Faster, lighter, more powerful: The limited edition BMW M3 CS

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BMW M takes a standard BMW, with its
“driver’s car” blend of sportiness and luxury, to another level
of power and handling. But sometimes the M people take that even
further with “special edition” models like the M4 CS and its new sibling, the M3 CS, into
which a comprehensive list of race-bred technology has been
integrated. The order book for this latest offering will open in
January and there will be only around 1,200 built.

From
the outside, the M3 CS instantly makes its intentions clear. While,
of course, BMW’s up-market style language sets the tone, the accent
is unmistakably M Series and clearly states that this is a
high-performance sports saloon. What is not so obvious at first
glance, however, is that underneath that purposeful stance is a
lightweight aluminum body structure and the extensive use of carbon
fiber-reinforced plastic (CFRP) body panels, keeping the car’s kerb
weight down to only 1,585 kg (3,494 lb). As an added bonus,
the CFRP panels lower the car’s center of gravity, endowing it with
handling agility that its creators say surpasses the standard M3.

As
expected, the interior continues the well-balanced blend of luxury
and sportiness with extensive use of leather and Alcantara in two-tone silverstone and black, with front seats from the
M3 Competition Package and an M sports steering wheel in anthracite
Alcantara complete with a silver 12 o’clock marker to let you know
where steering center is if you lose it while enjoying a bit of
sideways action. The top-shelf ambience is complemented with
high-quality ancillaries: the climate control is automatic, the sound
system is by Harman Kardon and the navigation system is BMW
Navigation Professional.

Which
brings us to the red start/stop button and the in-line six-cylinder
engine – a configuration that BMW has long endowed with
turbine-like smoothness – it switches into life. In this case, it
is a 3.0-liter unit with peak output of 460 hp (338 kW) at 6,250 rpm
and maximum torque of 442 lb.ft (600 Nm) from 4,000 rpm through to
5,380 rpm. Read “very drivable” for an engine that puts out 10 more horsepower and 10 percent more torque than the M3 with
Competition Package.

Expect zero to 62 mph (100 km/h) in 3.9 seconds
and a top speed that is electronically limited at 174 mph (280 km/h). Apparently the BMW M3 CSM has already posted an impressive 7 minutes, 38 seconds lap time on the Nordschleife of the Nürburgring.

All those power figures are achieved thanks to BMW’s well-proven
high-precision fuel injection, Valvetronic variable valve timing and
Double-VANOS variable camshaft timing combined with twin
turbocharging – all built on a rigid but light cylinder block. The
crankshaft is a lightweight forged unit for free-revving power
delivery and the lightweight magnesium oil sump is baffled to
maintain oil supply during cornering or braking forces of up to 1.4 g.

Getting
all that power to the rear wheels is achieved via a seven-speed
double-clutch transmission (DCT) with Drivelogic managing the
electronic control that includes the M Launch Control function to
help with that eye-popping zero to 62 mph rush. For “driver’s
car” pleasure, the DCT can be manually controlled via paddles on
the steering wheel, while for congested traffic or “I’ve had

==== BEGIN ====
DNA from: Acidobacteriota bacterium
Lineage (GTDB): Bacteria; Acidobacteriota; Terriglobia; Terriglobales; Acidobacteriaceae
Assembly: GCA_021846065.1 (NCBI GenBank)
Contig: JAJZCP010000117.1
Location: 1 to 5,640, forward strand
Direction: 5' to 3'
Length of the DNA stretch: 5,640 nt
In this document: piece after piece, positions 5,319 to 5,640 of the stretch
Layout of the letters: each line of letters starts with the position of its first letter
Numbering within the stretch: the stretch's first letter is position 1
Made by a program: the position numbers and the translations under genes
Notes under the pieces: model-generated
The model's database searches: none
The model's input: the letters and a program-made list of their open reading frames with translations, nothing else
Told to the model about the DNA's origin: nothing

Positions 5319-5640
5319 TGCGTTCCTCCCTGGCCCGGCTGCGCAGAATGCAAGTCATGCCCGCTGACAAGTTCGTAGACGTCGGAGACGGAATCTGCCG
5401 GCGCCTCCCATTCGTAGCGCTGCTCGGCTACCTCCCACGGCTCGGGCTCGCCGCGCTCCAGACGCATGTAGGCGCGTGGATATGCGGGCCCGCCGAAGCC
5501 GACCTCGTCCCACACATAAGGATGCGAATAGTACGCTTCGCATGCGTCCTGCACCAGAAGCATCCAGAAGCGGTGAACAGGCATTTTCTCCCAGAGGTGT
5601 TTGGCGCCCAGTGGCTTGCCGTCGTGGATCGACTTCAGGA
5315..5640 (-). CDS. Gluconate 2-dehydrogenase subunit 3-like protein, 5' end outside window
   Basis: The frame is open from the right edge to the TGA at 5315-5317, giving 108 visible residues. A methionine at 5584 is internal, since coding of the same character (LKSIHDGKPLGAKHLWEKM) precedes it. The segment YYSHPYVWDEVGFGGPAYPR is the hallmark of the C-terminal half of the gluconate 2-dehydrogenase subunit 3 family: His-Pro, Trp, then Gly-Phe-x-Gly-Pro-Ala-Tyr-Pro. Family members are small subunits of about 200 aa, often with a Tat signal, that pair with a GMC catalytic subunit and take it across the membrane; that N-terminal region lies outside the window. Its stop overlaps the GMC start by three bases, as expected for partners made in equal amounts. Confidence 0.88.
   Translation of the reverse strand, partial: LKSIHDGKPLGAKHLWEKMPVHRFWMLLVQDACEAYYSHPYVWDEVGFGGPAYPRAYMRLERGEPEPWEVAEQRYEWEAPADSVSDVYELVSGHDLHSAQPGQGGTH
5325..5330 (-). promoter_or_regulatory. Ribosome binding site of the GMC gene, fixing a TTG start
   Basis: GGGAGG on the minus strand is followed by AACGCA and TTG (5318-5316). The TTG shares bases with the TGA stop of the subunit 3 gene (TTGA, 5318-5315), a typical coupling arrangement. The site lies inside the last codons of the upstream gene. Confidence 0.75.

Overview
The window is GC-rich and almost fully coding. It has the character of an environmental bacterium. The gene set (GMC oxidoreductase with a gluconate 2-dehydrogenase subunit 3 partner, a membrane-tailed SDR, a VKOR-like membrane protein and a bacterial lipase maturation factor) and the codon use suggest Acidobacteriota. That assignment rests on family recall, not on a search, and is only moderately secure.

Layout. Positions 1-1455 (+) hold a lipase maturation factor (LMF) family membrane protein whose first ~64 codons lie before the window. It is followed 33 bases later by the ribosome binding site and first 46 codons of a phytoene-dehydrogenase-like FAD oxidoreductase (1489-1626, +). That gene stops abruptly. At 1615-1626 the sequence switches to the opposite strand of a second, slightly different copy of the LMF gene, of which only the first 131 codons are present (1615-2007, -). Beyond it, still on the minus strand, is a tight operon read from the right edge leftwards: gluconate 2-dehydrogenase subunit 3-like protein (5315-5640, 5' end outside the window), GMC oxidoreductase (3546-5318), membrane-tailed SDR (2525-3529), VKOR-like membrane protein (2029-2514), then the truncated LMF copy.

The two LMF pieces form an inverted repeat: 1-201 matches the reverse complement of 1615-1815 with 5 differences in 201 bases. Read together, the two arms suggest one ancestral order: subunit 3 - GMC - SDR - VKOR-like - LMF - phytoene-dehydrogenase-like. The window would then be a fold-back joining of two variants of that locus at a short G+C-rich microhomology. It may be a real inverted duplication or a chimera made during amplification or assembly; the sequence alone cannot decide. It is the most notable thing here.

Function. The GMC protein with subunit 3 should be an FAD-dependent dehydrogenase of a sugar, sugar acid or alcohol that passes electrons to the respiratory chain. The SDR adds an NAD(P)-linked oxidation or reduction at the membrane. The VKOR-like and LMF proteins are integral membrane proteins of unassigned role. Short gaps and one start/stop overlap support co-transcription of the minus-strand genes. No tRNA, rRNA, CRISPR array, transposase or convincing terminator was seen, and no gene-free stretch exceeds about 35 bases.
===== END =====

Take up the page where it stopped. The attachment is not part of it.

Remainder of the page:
enough smiles for one day” mode it can be set to fully automatic.

Further down the drivetrain is the Active M Differential with
electronically-controlled limited-slip function integrated with the
Dynamic Stability Control (DSC) system. Accelerator position, wheel
rotational speed and body yaw rate data are all fed into the DSC to
ensure optimal traction and stability via the engine management and
brake control systems. However, the driver still has some choices in
all this. M Dynamic Mode can be selected that allows more wheel slip
and even moderate drifts, letting the driver have more responsibility
for stability management.

Optimizing
the effects of the dynamically-controlled torque distribution to the
rear wheels and the precision of the M Servotronic electromechanical
steering, all the tires are kept in constant contact with the road by
Adaptive M suspension that features lightweight aluminum components
and for which there are three settings: Comfort, Sport and Sport +,
each with its own damper settings. Keeping the rest of the un-sprung
weight low are the 10-spoke forged light alloy wheels carrying
semi-slick but road-legal Michelin Pilot Sport Cup 2 tires: 265/35 R
19 at the front and 285/30 R 20 at the rear. Michelin Pilot Super
Sport tires designed to provide better grip in the wet are available as
an option.

With
all that speed and corner exit capability, the need for powerful
brakes is obvious. While the M3 CS come standard with the M3’s
lightweight M compound brakes with four-pot front calipers and
two-pot rears, those wanting even less weight and extended durability
can opt for M carbon ceramic units with six- and four-pot calipers,
respectively.

The
sophistication and capability of this limited-run, special-edition
offering seems guaranteed to make it very desirable. Perhaps even
collectible. The lucky owners will have a completely practical,
four-door saloon available for everyday use that, without any
modification, will undoubtedly prove itself to be a fearsome track
day toy.

The BMW M3 CS will be produced in a limited run of 1,200. No official pricing has been announced at this point, but as “the most powerful standard production vehicle of all time in the M3 model series,” we’d expect there to be a premium attached.

Source: BMW

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